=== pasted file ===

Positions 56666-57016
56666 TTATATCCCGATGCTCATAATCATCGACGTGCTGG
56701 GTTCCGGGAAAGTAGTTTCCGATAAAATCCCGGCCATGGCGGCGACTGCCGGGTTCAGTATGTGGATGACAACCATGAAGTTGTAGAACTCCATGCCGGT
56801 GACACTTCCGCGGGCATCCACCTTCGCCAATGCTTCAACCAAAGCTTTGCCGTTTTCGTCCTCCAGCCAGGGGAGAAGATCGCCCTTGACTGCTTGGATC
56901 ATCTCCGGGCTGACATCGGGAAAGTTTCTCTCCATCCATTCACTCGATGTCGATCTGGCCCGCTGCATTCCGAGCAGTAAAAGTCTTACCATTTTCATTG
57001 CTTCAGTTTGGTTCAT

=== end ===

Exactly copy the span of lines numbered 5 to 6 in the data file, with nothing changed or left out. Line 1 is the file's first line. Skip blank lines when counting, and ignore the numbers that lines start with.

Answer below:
56901 ATCTCCGGGCTGACATCGGGAAAGTTTCTCTCCATCCATTCACTCGATGTCGATCTGGCCCGCTGCATTCCGAGCAGTAAAAGTCTTACCATTTTCATTG
57001 CTTCAGTTTGGTTCAT